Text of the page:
Owl and the Sparrow

August 1, 2008

Directed by Stephane Gauger

In this charming tale from modern-day Vietnam, three ordinary folks look for love. Amerasian writer-director Stephane Gauger has a keen eye for location-throughout the film, audiences see everyday scenes of city life in Vietnam, from outdoor noodle shops to vagabond kids hawking postcards. The film follows an orphaned girl, a lonely airline attendant and a zookeeper. While the film feels slow at times, it contains enough plot twist to keep the audience's interest. What's notable-and what makes the film beautiful-are the characters' nuanced expressions, which captivate from the first scene. Thuy (Pham Thi Man) steals the show as a 10-year-old matchmaker-heroine, combining sage wisdom with childhood innocence. The film seems to comment on what can be lost through rapid change. Mostly, though, it is about lonely, but good-hearted souls who seek love. Well-known Vietnamese American filmmakers Ham Tran (Journey from the Fall) and Timothy Linh Bui (Green Dragon) produced the movie. Gauger's cinematographic eye is amazing for a director's first feature-length drama. DVD extras include: deleted scenes, a making-of featurette and director commentary with actor Cat Ly, who plays the flight attendant. -Momo Chang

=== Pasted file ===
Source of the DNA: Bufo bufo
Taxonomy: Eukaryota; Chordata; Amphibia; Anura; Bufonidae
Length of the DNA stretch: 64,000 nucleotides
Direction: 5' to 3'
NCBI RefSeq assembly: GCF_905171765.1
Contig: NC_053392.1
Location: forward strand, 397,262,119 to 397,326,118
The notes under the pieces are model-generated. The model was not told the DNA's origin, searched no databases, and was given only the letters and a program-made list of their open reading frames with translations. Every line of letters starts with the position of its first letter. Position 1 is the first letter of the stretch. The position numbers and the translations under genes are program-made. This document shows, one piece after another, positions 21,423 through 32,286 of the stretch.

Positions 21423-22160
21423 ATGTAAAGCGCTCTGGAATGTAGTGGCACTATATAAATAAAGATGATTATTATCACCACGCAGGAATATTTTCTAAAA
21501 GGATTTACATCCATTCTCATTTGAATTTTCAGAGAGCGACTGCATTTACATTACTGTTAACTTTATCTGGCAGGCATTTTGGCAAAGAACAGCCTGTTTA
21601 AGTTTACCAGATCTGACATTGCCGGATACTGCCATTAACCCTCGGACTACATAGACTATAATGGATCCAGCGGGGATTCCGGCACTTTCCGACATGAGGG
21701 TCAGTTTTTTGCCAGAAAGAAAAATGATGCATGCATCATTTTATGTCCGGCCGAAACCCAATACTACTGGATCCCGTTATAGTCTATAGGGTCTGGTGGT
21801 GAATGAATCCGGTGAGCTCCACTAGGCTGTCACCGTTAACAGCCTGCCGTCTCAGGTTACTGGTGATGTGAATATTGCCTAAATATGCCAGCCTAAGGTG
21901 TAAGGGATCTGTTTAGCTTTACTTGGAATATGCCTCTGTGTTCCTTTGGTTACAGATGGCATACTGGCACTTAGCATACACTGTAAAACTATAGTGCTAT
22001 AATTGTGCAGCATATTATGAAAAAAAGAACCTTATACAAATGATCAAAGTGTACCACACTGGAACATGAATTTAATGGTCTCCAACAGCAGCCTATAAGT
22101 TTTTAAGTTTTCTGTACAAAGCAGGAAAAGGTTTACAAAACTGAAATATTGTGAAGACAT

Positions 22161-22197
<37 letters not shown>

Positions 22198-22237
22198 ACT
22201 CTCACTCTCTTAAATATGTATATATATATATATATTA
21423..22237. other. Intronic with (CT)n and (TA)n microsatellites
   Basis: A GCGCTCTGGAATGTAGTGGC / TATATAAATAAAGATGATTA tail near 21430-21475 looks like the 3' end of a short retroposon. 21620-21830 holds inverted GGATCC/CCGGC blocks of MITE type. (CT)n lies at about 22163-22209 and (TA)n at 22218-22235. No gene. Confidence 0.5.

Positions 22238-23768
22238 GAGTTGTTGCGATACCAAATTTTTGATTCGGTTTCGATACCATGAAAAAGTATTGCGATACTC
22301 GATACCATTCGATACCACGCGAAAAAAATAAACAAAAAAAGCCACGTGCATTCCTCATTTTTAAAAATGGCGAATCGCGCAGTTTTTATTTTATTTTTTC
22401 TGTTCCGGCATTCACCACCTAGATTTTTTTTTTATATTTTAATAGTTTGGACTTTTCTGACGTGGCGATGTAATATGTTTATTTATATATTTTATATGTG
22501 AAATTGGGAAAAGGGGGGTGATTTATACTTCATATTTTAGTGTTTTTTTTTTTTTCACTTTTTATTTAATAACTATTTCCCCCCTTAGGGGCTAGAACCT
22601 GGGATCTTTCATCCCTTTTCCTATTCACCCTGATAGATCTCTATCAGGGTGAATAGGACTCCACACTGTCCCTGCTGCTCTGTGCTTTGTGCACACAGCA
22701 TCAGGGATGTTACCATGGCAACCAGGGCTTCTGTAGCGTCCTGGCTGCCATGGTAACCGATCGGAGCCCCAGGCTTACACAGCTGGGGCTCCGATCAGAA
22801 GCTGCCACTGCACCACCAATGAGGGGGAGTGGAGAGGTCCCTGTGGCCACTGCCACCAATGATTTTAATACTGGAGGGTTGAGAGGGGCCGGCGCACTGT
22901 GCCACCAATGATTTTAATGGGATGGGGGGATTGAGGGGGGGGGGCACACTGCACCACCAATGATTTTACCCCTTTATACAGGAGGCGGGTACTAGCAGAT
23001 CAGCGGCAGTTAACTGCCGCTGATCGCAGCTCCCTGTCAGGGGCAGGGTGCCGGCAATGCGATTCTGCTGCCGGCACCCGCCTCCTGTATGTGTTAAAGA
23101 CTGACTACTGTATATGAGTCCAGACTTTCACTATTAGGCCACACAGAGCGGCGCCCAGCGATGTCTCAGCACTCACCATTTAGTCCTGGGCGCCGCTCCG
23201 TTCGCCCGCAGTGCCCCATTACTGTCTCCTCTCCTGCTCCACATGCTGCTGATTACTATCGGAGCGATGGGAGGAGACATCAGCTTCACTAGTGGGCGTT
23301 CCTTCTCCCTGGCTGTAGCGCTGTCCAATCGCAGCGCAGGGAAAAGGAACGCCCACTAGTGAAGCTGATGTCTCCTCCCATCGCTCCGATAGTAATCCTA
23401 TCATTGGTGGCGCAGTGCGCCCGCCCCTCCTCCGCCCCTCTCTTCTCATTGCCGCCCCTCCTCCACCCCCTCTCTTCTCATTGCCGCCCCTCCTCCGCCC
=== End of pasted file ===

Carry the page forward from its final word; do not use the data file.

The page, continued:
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Momo Chang

Senior Contributing Editor

Momo Chang is the Content Manager at the Center for Asian American Media, and freelances for magazines, online publications, and weeklies. Her writings focus on Asian American communities, communities of color, and youth culture. She is a former staff writer at the Oakland Tribune. Her stories range from uncovering working conditions in nail salons, to stories about “invisible minorities” like Tongan youth and Iu Mien farmers. She has freelances The New York Times, WIRED, and East Bay Express, among other publications.